More tea, Papa?
I RECENTLY tracked down a black-and-white photograph of my great-grandfather, Canon Emmanuel Ene, who was ordained in the Church of England in Nigeria in 1940. He is dressed in his priestly garb, and his smile reaches across the generations. “Papa Nnukwu”, as he was affectionately known by the family, presided over churches in Igbo-land, in the rural areas of the south-east of Nigeria.
In writing my new book God Is Not a White Man: And other revelations, I have taken a fresh look at the stories that have shaped my Christian identity — even those from before I was born.
One story about Papa Nnukwu stands out. Before getting married, brides-to-be would often come to stay with his wife, my great-grandmother — Mama Nnukwu — to learn how to be good Christian wives. Despite having heard this most of my life, it was only in recent years that I realised that what this meant was teaching Nigerian women how to bake cakes and serve tea in china cups. A bit of a contrast to the vibrancy and intense flavours and spices of our native food and ways of being.
It’s no wonder that even my own Christian faith has been difficult to extricate from the notion of Englishness.
AS I write, I am preparing for an appearance on Radio 4’s Start The Week (26 April), alongside the novelist Jeet Thayil and Canon Giles Fraser, in which the three of us will be discussing our books.
In reading Canon Fraser’s Chosen: Lost and found between Christianity and Judaism (Books, 23 April), I was struck again by the way family histories and encounters with faith can shape our own. Just like my photo of my great-grandfather, Canon Fraser owns a sepia image of a distant relative, Samuel Friedeberg, who presided over the great Victorian synagogue in Princes Road, Liverpool, in the late 19th century.
An encounter with his great-great-uncle’s ghost causes Canon Fraser to embark on a journey to understand his own identity as an Anglican with Jewish heritage — and as someone who, as Disraeli once described himself, is “the blank page between the Old Testament and the New”.
Down the generations
LAST year, Christian Aid Week fell in the first few weeks of lockdown — those days in which we were terrified of an invisible virus, and getting used to the fact that other people were a danger to us. Social distancing inevitably meant that our biggest fund-raiser — which mobilises 55,000 volunteers in churches and communities up and down the country, usually raises about £7 million, and has taken place every May for more than 60 years — could not happen in the normal way.
I had recently been promoted into a new job, heading up the division that includes community fund-raising, and so felt a real sense of responsibility to those living in poverty around the world, for whom Christian Aid exists. And, selfishly, taking over the reins and leading the worst Christian Aid Week in history would not have been a great look on my CV.
But last year taught me a lot about the resilience, passion, and creativity of our supporters and volunteers. Most of them are in their seventies and eighties, and have been tirelessly committed to Christian Aid for decades. Our challenge comes as, over the next few years, those older supporters rightly choose to put their feet up rather than pound the streets posting red envelopes through their neighbours’ doors. Perhaps their grandchildren will take up the baton — even if that baton becomes digital rather than physical.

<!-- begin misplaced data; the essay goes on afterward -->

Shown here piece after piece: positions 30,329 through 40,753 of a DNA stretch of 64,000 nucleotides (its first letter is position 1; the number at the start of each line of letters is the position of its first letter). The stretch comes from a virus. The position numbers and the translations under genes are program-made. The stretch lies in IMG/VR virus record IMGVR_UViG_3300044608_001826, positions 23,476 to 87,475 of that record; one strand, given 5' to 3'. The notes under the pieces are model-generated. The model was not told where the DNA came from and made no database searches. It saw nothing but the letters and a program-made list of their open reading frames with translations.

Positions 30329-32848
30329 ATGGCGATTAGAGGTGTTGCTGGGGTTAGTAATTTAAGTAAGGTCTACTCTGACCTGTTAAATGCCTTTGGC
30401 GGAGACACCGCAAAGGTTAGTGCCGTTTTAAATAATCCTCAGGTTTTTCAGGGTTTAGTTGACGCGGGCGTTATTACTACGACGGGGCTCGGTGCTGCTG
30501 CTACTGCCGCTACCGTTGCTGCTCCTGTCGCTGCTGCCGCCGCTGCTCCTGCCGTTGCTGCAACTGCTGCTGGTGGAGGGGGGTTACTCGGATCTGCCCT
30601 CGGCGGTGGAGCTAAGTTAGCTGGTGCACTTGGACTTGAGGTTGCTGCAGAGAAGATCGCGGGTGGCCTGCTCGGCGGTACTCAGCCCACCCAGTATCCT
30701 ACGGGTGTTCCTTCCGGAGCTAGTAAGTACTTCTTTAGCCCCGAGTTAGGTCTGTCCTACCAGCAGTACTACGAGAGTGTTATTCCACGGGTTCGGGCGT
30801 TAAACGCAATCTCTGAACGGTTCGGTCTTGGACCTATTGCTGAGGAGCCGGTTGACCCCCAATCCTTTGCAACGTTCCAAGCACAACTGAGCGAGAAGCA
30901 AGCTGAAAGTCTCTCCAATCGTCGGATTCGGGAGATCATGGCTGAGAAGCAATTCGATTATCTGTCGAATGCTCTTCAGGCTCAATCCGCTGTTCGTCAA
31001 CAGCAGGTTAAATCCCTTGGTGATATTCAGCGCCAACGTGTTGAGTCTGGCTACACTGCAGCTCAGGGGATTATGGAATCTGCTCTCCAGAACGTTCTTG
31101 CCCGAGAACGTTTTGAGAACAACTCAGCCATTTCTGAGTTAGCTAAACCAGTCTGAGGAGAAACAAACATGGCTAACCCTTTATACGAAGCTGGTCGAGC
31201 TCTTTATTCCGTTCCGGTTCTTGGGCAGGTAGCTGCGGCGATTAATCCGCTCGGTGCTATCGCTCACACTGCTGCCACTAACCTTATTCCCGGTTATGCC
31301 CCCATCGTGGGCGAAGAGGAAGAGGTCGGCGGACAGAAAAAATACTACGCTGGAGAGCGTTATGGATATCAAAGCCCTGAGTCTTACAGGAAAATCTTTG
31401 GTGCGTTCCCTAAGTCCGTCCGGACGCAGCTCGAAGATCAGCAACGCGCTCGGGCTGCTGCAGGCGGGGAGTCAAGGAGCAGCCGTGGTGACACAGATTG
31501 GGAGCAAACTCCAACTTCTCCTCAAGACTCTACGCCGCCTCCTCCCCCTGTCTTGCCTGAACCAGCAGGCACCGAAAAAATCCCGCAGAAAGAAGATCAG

WHEN my mother-in-law died, a few years ago, my husband and his siblings faced that most dreaded of tasks: clearing the house that had belonged to their family for nearly 40 years, and in which they had all been born.
Each of them waded through the contents, choosing to give away piles of clothes, and kitchenware, and books, including a number on theology (my late mother-in-law was a Methodist minister and theologian, alongside being a family lawyer and a Rainbows leader).
I salvaged a few of the books; my husband came home with a chest full of items from his childhood, including a large iron money-box depicting the story of Jonah and the whale. My three-year-old son loves it, and occupies himself with transferring coppers into the whale’s mouth, releasing them, and then repeating the process.
My husband has taught him to say to my parents on video calls: “Granddad and Grandma, I’ve run out of money for my money box. Do you have some for me?”
World without end
IN THE strange days of early lockdown last year, one of the praise and worship songs that got me through was the UK version of “The Blessing”, which went viral on social media and included singers and worship leaders from different denominations across the UK.
I watched the video over and over again. There was something profoundly comforting about it at a time when we were all doing our best to keep away from each other and avoid contact with an invisible virus that would kill tens of thousands of people in our nation.
The comfort I found was in this reminder of God’s faithfulness throughout the ages — a never-changing, ever-present comfort for us, as God had been to our parents, grandparents, great-grandparents, and beyond. “For the Lord is good; his steadfast love endures for ever, and his faithfulness to all generations” (Psalm 100.5).
Chine McDonald is a writer, broadcaster, and head of public engagement at Christian Aid. Her book God is Not a White Man will be published by Hodder & Stoughton on 27 May at £16.99 (Church Times Bookshop £15), with an online book launch. chbookshop.hymnsam.co.uk/events